If you listen to the popular media, the future sounds pretty grim. Computers are doing more of the work and when the jobs disappear they are being replaced at a slower rate than they are disappearing. But as an optimist I believe in human ingenuity and adaptation. I also believe there’s a way to help us deal with this changing landscape. And that way is the Software Mindset[1] .

The Software Mindset means recognizing that the power of computers and the software they run is not something to fear but instead something to use to your advantage. It means having the awareness of where and when software can make our lives easier and more productive. The key to thriving in a world of advancing computers is to use them to augment our own abilities. Just like two is greater than one, a human plus a computer is far greater than just a computer.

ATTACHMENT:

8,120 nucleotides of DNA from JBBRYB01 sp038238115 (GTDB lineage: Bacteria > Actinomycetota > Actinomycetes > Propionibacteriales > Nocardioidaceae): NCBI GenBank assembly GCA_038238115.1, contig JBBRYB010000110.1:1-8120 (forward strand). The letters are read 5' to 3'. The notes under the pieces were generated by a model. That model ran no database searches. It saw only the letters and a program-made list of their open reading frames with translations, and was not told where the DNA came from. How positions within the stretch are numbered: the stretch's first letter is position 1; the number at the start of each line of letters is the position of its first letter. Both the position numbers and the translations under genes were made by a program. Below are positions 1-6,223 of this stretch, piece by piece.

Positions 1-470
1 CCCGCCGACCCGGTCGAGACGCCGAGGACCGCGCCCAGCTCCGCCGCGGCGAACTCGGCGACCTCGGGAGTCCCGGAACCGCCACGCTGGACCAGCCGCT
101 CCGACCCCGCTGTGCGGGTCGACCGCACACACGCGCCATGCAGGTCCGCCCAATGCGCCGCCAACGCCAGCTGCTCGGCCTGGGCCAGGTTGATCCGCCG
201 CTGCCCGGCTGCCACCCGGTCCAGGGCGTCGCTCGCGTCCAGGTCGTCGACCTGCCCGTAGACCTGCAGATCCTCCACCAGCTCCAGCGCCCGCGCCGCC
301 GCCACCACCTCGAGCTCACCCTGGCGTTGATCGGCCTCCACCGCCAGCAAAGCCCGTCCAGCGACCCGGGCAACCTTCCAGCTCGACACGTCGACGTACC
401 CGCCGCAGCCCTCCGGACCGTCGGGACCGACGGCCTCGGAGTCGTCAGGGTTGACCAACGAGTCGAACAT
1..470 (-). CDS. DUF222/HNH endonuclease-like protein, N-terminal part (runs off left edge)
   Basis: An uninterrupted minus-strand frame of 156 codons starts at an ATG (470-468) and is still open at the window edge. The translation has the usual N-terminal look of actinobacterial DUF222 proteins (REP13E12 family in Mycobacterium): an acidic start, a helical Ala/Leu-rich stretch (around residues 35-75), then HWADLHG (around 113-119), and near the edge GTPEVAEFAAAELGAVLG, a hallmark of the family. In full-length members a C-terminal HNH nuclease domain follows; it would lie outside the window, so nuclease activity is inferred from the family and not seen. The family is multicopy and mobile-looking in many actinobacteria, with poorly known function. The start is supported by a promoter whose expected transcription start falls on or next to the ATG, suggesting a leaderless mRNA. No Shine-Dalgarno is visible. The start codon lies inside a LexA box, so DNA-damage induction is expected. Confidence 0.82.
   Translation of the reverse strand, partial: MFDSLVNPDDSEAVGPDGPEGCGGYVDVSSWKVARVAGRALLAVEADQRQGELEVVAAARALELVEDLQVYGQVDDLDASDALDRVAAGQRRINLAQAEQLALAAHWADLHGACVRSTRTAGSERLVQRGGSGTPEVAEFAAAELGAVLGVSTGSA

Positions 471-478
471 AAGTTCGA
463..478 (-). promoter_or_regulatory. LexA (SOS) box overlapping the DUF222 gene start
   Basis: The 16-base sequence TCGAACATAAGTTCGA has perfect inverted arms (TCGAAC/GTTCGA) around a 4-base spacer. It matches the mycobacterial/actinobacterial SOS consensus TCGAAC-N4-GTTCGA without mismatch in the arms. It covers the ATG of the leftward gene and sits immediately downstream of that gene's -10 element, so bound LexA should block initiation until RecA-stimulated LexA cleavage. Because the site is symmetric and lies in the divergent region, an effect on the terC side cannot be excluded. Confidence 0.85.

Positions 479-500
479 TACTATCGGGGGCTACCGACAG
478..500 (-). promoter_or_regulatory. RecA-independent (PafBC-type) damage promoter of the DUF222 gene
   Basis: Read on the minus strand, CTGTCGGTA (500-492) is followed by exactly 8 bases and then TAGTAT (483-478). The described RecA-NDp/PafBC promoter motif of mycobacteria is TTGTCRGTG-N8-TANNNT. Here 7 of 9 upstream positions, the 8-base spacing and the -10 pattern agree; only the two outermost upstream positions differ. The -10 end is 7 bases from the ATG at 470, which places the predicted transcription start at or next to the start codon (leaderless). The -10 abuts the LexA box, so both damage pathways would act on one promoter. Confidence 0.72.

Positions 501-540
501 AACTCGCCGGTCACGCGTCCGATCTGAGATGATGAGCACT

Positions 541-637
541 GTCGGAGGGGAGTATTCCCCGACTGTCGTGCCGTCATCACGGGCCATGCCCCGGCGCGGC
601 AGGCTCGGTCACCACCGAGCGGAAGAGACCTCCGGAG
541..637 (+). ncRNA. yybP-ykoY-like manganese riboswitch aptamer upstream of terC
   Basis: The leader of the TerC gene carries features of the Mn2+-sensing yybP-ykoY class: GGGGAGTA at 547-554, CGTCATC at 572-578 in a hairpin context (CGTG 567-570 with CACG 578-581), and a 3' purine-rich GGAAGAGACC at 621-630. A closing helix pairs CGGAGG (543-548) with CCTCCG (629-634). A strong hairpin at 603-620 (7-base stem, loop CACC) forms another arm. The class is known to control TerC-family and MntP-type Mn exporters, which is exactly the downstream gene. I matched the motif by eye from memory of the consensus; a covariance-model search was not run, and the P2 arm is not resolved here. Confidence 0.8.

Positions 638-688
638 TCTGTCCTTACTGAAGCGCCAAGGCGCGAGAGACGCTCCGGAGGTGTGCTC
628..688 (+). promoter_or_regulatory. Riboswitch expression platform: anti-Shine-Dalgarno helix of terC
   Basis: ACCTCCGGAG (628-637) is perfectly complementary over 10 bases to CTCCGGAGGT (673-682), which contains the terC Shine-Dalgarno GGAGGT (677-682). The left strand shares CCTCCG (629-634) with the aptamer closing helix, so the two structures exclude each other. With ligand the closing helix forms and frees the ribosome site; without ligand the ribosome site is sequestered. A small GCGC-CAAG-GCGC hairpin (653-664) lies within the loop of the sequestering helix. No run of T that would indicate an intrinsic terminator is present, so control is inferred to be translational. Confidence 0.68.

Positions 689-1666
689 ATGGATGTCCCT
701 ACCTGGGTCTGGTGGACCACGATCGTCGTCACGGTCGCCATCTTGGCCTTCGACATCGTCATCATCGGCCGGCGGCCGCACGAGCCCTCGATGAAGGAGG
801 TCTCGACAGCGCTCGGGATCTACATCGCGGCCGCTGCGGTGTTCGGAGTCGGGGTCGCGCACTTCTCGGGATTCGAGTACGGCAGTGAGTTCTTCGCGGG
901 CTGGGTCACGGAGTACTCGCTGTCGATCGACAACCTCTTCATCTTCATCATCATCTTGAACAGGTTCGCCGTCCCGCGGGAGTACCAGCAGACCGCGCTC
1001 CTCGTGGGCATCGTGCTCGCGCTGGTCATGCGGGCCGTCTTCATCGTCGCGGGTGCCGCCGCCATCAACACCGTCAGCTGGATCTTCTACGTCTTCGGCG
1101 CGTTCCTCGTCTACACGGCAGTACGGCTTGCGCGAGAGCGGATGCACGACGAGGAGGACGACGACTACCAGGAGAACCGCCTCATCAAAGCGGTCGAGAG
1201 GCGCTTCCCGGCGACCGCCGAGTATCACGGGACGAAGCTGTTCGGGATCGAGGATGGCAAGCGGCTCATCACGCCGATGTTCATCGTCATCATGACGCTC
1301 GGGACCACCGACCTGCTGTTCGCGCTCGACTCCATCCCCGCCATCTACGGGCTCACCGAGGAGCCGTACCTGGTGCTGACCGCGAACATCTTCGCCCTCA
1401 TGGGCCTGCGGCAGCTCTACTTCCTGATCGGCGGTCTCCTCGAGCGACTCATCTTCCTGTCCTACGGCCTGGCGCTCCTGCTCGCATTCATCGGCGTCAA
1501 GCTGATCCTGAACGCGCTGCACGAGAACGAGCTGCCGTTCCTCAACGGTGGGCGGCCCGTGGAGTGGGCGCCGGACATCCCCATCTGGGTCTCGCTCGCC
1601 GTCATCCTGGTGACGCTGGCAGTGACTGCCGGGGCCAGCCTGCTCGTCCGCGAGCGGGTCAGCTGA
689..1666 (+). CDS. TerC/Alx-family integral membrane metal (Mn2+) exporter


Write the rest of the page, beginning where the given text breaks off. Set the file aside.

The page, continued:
If we want to be able to use computers and software to expand our potential, we couldn’t be living at a better time then now. We are living at a time where not only does almost everyone have access to a powerful super-computer at their fingertips, but also at a time where the majority of software tools are free or cost no more than a cup of coffee. The success of the smartphone has enabled a whole world of “computer literate” people. It also brought with it better user experiences. Getting most things done today are only a few taps and swipes away. You don’t have to know how your smartphone works to get it to tell you the local weather or transcribe what you’re saying. We’re getting to the point where you don’t even need taps or swipes. Just by asking for what you want using your own voice enables you to get a lot of what you need done accomplished today and we’re just at the beginning of what’s possible.